Wolves owner Glen Taylor: ‘Expectations are pretty high’ for next season

MINNEAPOLIS (AP) — Minnesota Timberwolves coach and president Tom Thibodeau is meeting with his staff to put together an aggressive game plan for the summer in hopes of adding some defensive tenacity to a young team that never quite got it on that end of the floor in his first season on the job.

Owner Glen Taylor hopes the stability of having the same coach for two straight seasons for the first time since 2013 will help the team move past yet another disappointing season.

Thibodeau is the Wolves’ fourth coach in the last four seasons. Flip Saunders died of lymphoma in October 2015, and the team decided to move on from interim coach Sam Mitchell last April after he went 29-53 in his one season. Thibodeau was given a five-year deal last summer to take over and instill his attention to detail and defensive focus to an impressionable young team, but they won just two more games this season than last with little discernible improvement on defense.

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“I’m of a belief that if they say that’s one of the factors, of course I’m going to say that my expectations are pretty high for next year because we have the same coach and he’s coming back,” Taylor told The Associated Press on Friday. “If you really believe that’s (the problem), then we’ve solved our problem. I don’t know if it’s going to be that easy. I wish it was that easy.”

Thibodeau held his season-ending press conference Friday, two days after they finished the year with a sixth straight loss. The Wolves went 3-13 in their final 16 games and finished the year ranked 26th in the league in defensive efficiency. He said they will head into this summer prioritizing adding shot-blocking, wing defense and shooting after the team finished last in 3-pointers made and attempted.

“I think every person in our organization has to ask what can we do different to change what has happened here over the last 13 years?” Thibodeau said. “That’s from top to bottom, there has to be a determination and a will to change it.”

That’s exactly what Taylor wants to hear. He hired the hard-driving Thibodeau and GM Scott Layden with an aim to expedite the learning process for a team with young stars Karl-Anthony Towns, Andrew Wiggins and Zach LaVine. While all three young players and point guard Ricky Rubio exhibited significant improvement on offense under Thibodeau, the poor finish to the season and lack of improvement on defense concerned an owner that sits courtside nearly every night.

After starting the season 6-18, the Wolves seemed to find themselves around the All-Star break. They won six times in eight games, beating Denver, Dallas, Golden State, Utah and the Clippers to creep back into playoff contention. Then the defense took a nose dive and the Wolves faded.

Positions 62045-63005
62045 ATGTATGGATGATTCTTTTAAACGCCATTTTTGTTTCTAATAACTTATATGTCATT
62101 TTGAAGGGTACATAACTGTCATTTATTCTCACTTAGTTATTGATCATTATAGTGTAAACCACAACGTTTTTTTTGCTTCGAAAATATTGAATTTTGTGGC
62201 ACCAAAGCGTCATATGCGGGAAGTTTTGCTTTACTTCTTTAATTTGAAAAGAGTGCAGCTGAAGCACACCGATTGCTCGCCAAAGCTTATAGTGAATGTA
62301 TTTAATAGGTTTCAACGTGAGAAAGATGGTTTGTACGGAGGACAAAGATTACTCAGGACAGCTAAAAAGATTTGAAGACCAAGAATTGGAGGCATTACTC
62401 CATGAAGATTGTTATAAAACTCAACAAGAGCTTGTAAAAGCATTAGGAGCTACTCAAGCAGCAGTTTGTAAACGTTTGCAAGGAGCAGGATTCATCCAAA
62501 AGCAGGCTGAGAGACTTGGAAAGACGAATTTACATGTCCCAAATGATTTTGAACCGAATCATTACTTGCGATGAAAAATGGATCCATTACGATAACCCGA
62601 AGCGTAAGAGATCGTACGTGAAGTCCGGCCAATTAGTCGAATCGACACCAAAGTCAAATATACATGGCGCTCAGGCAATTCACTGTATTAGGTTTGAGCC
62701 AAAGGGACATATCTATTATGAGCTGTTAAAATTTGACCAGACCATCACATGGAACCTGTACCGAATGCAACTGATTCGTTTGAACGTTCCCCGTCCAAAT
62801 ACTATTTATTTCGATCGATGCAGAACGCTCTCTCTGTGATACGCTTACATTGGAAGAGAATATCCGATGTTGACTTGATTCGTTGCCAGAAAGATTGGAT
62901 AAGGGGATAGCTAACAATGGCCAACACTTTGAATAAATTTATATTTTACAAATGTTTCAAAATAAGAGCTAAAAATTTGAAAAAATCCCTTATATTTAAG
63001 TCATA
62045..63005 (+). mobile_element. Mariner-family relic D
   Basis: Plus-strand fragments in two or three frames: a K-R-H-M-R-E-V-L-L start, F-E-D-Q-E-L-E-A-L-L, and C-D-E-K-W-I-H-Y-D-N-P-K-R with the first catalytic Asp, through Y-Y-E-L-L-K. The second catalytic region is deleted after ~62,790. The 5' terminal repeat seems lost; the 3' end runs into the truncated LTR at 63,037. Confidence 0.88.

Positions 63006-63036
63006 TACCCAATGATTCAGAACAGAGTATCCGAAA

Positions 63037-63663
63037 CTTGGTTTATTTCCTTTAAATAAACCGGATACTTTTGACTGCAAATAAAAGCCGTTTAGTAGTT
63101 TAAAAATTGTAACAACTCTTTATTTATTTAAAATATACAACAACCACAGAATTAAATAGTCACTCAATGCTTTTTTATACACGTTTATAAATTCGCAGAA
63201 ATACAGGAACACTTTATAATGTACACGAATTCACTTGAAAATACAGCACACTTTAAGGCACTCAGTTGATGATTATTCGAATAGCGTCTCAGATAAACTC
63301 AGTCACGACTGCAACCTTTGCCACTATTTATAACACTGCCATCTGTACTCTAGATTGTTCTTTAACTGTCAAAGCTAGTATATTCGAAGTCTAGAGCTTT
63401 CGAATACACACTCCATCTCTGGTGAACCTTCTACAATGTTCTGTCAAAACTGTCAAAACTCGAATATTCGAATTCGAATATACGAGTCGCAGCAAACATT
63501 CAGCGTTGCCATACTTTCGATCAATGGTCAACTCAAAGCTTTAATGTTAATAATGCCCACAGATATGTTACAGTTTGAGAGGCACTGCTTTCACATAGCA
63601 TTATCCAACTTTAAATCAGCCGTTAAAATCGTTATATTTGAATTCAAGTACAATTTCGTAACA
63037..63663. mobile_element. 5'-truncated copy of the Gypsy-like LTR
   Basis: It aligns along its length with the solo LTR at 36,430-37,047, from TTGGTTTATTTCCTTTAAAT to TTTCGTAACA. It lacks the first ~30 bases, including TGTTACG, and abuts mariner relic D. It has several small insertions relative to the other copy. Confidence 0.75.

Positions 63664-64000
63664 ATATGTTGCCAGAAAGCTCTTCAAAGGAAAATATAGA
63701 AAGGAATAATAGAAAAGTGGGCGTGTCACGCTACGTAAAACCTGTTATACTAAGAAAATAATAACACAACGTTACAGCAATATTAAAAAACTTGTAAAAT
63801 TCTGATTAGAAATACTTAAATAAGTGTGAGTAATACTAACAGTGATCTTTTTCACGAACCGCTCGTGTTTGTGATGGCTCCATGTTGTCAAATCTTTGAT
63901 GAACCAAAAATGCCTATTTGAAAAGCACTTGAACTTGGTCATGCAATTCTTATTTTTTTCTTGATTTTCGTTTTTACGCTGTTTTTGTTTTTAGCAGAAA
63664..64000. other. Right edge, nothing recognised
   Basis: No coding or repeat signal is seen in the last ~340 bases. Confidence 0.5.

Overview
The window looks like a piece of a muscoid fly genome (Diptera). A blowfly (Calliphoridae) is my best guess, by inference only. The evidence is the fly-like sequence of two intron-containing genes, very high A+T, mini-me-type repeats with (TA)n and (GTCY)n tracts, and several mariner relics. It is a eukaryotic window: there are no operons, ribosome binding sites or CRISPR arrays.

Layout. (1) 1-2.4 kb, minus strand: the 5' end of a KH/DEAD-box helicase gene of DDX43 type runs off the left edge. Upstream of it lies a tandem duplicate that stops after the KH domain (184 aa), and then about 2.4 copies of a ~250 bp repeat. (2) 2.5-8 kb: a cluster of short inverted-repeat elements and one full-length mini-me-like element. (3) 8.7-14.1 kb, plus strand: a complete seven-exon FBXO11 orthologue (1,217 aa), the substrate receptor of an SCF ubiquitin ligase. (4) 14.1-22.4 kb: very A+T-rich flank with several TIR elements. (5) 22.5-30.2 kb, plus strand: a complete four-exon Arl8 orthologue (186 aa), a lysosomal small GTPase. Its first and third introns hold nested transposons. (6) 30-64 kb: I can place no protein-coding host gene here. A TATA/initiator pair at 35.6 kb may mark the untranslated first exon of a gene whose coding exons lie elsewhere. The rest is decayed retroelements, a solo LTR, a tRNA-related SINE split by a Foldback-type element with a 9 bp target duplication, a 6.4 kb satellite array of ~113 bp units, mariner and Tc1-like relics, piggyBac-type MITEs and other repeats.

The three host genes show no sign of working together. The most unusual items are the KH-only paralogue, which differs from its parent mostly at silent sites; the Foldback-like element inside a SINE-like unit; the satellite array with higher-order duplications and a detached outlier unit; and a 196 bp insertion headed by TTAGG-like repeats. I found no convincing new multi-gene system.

“I’m a little bit concerned because it’s not logical to me what happened, that we just went along and we were playing good and we fell back into maybe old habits or old style of play,” Taylor said. “I have no explanation for that. I think it’s my job to make sure that I sit down with the coaches, Scott, everybody and ask them what do they think went wrong there.”

Thibodeau attributed the struggles to the team’s youth, injuries to LaVine and Nemanja Bjelica and his focus on immersing Towns and Wiggins in his system to prioritize laying the foundation for long-term success over winning games in the short term.

“It has to start with Karl and Wigg in that they have to make the commitment,” Thibodeau said. “In order to get all the things that they want to achieve, it has to start with them.”

Now if the Wolves are going to end a 13-year playoff drought that is the longest active skid in the NBA, they are likely going to have to make at least a 10-victory jump to do it, and probably more.

“It’s not like I’m upset and not like I’m mad,” he said. “I’m concerned because I know our task is going to be a little bit more difficult next year.”

Taylor and Thibodeau were both encouraged by Towns blossoming into an unstoppable offensive force and Rubio’s career year from a shooting standpoint that gave the pass-first point guard another dimension. Now the Wolves need to add some veteran help and it’s always been difficult to lure free agents to cold and snowy Minnesota, especially when the Wolves have not made the playoffs since 2004.

“I think guys will come here because they want to play with these guys that can win,” Taylor said. “But I sure wish we would’ve done better because we could’ve said `see we are on the right track.'”